Active mode locking in broadband quantum cascade (QC) lasers with a repetition rate of about 14.3 GHz has been achieved through the modulation of the laser bias current. At low driving currents, the active mode locking in broadband QC lasers resembles the active mode locking in single-wavelength QC lasers, while at high driving currents, the mode locking properties are governed by the broad spectral gain of these lasers. At high bias currents, the active modulation excites Fabry-Perot modes across the entire gain spectrum from 6.7 to 7.4 mum, with clear evidence of mode locking. The spectral width of the optical gain in the broadband QC lasers exceeds 2 THz and indicates the potential for generating subpicosecond pulses.
KJ Russell, I Appelbaum, W. Yi, DJ Monsma, F. Capasso, CM Marcus, V. Narayanamurti, MP Hanson, and A. C. Gossard. 2004. “Avalanche spin-valve transistor.” APPLIED PHYSICS LETTERS, 85, 19, Pp. 4502-4504.Abstract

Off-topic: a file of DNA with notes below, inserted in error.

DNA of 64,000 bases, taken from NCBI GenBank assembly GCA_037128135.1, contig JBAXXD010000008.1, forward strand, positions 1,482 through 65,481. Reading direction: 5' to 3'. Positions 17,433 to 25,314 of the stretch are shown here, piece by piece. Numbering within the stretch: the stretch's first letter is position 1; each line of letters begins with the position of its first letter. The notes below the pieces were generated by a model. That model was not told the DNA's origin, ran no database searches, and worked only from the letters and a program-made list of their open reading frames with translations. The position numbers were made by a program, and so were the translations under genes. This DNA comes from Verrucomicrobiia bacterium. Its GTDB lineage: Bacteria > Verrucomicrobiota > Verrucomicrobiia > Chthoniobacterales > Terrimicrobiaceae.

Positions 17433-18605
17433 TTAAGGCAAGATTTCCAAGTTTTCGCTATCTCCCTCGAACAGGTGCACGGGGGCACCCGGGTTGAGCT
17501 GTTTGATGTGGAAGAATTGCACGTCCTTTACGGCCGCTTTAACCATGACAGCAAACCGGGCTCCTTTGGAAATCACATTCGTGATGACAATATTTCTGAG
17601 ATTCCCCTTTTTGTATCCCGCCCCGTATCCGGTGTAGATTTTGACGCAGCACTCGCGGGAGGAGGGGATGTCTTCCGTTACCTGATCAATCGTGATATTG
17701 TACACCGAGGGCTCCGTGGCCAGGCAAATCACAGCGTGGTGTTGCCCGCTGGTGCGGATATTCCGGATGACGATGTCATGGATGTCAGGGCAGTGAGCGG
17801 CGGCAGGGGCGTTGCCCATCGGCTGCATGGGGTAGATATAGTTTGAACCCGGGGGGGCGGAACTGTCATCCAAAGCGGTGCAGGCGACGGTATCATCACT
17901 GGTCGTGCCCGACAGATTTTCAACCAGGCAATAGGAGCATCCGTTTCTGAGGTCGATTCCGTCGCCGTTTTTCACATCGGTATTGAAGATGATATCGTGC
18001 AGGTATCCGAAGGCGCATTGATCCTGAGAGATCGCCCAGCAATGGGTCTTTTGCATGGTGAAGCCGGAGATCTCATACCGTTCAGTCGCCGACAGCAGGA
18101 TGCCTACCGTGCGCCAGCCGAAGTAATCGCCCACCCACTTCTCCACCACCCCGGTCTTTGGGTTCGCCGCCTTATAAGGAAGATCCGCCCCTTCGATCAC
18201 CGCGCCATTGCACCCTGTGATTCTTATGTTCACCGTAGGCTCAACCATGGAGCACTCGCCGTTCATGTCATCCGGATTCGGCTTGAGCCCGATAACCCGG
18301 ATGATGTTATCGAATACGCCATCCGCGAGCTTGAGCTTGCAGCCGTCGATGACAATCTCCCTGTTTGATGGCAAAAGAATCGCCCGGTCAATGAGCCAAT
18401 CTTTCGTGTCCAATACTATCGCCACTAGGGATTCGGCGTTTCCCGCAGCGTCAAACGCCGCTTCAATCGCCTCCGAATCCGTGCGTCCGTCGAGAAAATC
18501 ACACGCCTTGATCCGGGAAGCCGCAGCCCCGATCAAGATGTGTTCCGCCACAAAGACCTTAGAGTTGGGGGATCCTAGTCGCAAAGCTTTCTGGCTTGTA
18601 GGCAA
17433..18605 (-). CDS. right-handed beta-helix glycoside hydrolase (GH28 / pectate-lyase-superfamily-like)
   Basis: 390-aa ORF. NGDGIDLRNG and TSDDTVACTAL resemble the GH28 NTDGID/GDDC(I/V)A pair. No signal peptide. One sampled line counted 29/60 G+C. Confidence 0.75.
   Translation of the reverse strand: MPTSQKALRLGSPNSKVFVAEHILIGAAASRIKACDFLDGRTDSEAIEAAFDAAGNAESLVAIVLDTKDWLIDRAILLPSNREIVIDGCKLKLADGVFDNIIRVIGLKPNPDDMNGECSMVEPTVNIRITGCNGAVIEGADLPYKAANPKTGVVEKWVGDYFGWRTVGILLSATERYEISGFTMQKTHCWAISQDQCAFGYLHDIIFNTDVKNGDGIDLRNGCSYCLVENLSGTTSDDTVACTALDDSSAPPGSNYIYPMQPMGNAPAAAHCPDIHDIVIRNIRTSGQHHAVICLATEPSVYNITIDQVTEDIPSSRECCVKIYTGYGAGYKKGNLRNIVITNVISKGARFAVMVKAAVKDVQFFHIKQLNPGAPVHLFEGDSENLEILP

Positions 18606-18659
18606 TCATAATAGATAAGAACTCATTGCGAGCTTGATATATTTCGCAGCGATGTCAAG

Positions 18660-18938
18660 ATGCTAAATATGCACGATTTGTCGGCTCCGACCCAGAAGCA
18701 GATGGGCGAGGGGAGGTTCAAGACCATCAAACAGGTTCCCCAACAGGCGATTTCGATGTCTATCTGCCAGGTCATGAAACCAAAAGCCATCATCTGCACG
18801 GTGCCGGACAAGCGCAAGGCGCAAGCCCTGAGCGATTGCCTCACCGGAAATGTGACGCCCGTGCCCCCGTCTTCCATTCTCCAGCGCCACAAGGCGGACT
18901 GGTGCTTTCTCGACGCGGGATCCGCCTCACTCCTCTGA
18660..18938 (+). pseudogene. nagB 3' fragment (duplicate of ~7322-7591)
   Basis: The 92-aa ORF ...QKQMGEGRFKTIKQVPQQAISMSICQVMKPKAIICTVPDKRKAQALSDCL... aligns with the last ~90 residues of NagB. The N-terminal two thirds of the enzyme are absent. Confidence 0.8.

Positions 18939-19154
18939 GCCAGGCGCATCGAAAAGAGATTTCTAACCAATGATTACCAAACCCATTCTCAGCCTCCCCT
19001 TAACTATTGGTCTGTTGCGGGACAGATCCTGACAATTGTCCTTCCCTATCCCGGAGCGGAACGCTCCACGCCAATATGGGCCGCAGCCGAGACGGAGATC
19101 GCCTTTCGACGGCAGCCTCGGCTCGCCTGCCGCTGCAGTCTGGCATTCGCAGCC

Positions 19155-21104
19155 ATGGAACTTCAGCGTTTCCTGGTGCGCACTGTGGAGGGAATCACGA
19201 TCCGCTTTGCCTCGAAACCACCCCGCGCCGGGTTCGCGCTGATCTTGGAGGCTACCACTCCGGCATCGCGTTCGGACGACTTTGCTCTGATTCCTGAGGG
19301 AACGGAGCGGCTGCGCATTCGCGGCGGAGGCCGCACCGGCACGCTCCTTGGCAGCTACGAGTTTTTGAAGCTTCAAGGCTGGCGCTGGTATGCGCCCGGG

A spin-valve transistor with a GaAs/AlGaAs avalanche-multiplying collector is demonstrated with >1000% magnetocurrent variation and approximate to35x amplification of the collector current. The intrinsic amplification of the magnetic-field sensitive collector current should allow fabrication of spin-valve transistors with high gain in a variety of materials. (C) 2004 American Institute of Physics.
We present systematic measurements of the Casimir force between a gold-coated plate and a sphere coated with a hydrogen-switchable mirror. Hydrogen-switchable mirrors are shiny metals that can become transparent upon hydrogenation. Despite such a dramatic change of the optical properties of the sphere, we did not observe any significant decrease of the Casimir force after filling the experimental apparatus with hydrogen. This counterintuitive result can be explained by the Lifshitz theory that describes the Casimir attraction between metallic and dielectric materials.